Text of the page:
There is just something about trains. The deep resonant sound of the whistle triggers a primordial instinct deep inside my soul and I am, in an instant, sent riding along the rails within my mind. I imagine the high-pitched sound of the steel wheels as they spark and race along the tracks, the abstract blur of the landscape as it whizzes past and the wind that kisses my face as I stare out from an open boxcar that heads towards destinations unknown.
I have had the great pleasure in my life to know many who call themselves modern-day “Hobos.” Some turned to the rails out of necessity with no money and no way to get to where they needed to go. Some hopped trains to travel as far away as possible from the ugly pieces of their past. While others simply followed the stirrings of their hearts in order to fulfill their desire for excitement and adventure.
Whenever I have the opportunity to do so, I catch a ride on a train. Though I am not in the open boxcar of a freight and am now seated in a comfortable chair in coach, I find myself giddy with that sense of adventure as we move along the rails towards our next stop. It’s in the rhythmic movement as the train cars snake along. It’s the clickety-clack sound of the tracks below. The deep, guttural hum of the engine as it pulls us along. The excitement I feel when the whistle gives its curt and persistent warning blow. I transform into that overall-clad hobo with all my earthly belongings on my back, not a care in the world, ready to abandon the comforts of this train and clamber aboard the next passing freight.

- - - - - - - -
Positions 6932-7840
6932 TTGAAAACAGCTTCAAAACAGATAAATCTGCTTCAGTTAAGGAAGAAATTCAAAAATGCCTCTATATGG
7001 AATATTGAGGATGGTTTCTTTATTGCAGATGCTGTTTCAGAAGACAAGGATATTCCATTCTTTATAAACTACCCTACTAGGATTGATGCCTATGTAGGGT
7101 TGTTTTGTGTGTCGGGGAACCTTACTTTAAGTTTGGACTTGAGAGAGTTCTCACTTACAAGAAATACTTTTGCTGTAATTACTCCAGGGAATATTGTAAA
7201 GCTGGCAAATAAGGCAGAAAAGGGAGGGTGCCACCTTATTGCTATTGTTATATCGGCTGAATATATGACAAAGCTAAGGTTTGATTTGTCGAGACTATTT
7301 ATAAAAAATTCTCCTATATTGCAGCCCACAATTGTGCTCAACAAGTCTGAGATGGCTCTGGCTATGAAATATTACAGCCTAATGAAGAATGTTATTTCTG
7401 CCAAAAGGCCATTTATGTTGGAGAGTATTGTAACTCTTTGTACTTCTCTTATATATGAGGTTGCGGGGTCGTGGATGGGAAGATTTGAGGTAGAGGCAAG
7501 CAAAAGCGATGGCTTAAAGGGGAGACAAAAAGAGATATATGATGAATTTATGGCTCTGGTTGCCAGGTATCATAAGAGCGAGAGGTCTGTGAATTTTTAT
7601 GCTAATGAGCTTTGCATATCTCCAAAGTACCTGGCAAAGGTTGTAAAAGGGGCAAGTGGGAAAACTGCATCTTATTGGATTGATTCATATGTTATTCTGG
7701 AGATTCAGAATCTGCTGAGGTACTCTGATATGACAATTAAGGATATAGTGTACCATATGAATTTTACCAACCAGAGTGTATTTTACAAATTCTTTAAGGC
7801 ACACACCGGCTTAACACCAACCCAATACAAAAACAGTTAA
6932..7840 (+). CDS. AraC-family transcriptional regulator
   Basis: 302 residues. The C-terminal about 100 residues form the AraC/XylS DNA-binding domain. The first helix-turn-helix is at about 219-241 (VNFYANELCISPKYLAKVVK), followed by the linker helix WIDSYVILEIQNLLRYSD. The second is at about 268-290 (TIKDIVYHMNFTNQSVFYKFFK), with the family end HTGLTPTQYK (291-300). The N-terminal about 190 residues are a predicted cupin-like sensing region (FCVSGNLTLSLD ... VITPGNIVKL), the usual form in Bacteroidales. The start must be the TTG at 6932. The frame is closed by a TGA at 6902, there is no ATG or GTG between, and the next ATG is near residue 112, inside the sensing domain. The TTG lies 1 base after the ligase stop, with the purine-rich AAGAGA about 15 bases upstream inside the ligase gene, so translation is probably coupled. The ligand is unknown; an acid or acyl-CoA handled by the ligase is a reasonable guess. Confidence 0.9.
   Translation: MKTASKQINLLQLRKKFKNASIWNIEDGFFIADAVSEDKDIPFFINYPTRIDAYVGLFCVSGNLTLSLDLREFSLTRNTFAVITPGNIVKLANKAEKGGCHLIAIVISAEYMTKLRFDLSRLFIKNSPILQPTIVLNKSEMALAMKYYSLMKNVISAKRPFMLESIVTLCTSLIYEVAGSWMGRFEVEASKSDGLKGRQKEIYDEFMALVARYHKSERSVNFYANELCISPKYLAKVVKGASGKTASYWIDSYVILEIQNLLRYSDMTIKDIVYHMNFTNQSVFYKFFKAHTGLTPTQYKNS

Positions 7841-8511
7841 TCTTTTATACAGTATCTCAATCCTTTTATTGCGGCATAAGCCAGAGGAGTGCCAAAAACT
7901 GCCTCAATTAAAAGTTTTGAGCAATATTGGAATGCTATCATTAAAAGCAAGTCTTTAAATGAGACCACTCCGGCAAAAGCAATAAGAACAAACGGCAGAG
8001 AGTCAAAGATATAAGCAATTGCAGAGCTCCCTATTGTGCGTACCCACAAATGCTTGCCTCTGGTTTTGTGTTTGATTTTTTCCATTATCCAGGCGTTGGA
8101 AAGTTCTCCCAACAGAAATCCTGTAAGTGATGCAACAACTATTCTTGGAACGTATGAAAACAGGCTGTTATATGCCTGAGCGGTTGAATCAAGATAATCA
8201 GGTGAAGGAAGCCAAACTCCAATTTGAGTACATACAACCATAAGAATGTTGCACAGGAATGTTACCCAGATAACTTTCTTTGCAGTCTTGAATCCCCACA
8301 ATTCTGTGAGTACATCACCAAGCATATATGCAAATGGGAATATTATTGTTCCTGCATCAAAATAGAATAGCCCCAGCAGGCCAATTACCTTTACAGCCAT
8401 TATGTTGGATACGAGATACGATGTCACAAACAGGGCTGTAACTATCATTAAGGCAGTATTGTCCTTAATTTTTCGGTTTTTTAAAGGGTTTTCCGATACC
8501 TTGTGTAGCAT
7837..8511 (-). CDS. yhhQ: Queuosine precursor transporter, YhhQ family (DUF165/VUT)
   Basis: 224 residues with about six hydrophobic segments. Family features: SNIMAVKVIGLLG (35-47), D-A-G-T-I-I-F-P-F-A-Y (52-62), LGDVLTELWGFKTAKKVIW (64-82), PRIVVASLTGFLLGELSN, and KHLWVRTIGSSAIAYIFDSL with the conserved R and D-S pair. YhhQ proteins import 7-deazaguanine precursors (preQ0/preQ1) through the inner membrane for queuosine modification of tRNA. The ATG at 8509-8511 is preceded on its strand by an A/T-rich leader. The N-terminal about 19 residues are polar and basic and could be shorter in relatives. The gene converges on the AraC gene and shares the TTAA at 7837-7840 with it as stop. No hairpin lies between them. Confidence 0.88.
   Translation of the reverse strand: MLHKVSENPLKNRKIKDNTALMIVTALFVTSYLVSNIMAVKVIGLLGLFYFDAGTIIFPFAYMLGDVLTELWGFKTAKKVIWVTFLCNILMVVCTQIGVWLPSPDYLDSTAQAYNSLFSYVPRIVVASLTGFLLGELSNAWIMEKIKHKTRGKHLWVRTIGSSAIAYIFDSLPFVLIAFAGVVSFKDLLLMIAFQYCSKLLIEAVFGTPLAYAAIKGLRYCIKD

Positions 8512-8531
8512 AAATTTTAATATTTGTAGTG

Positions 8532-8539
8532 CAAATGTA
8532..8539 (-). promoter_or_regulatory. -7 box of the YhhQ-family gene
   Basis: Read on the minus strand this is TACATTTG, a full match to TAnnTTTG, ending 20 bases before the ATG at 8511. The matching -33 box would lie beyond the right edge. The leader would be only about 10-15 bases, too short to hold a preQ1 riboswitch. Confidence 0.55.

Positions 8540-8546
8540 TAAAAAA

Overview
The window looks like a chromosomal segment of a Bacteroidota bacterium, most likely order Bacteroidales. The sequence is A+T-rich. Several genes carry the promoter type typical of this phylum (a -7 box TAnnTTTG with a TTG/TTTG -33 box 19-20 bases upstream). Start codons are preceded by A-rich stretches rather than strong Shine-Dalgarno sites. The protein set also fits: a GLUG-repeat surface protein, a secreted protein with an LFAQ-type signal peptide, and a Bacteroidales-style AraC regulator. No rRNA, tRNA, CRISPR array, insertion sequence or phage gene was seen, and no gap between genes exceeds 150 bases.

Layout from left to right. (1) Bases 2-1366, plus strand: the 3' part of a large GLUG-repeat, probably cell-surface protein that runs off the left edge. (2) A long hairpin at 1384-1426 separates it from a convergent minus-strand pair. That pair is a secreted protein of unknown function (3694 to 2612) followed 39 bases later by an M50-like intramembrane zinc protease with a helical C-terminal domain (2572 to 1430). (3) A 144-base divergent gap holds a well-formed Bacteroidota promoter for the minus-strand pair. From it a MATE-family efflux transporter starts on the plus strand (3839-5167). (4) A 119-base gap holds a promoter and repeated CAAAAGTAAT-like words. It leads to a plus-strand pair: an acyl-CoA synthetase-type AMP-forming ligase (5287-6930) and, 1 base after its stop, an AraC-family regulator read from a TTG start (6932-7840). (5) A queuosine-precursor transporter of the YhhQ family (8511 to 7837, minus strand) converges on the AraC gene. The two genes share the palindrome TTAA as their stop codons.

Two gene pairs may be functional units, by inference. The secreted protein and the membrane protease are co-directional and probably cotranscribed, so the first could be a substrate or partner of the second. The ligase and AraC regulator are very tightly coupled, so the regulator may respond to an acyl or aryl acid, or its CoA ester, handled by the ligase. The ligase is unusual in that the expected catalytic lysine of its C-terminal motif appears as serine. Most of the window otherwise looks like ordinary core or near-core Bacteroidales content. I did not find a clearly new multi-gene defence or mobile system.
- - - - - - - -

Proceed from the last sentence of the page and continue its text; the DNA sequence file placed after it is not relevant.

Several years back I had the opportunity to ride the White Pass & Yukon Railroad from Carcross in the Yukon down to Skagway, Alaska. Several of the enclosed cars had an open porch where you could stand outside and take photographs of the breathtaking surroundings. I chose to stand on the open porch for the whole two plus hour duration of the trip. The train hugged the mountain with a steep cliff off the opposite side and I found myself hanging over the rail and the edge of the cliff, mesmerized by the feeling that I was flying. For me it was the experience of a lifetime. The cold wind on my cheeks, the smell of the steam engine in the air, the mournful echo of the whistle as we rounded the curves; it all felt so hauntingly familiar to me.
Whether it is something embedded in my DNA or a flashback from some karmic past life, it feels as if I have done this somewhere, sometime, a million times before. So if the day comes when you do not hear from me for a while, take a pause from your busy lives when you hear a train whistle blowing in the distance and imagine me with destiny fulfilled, a pack on my back and a wide smile on my face as I set out on a long journey to destinations unknown.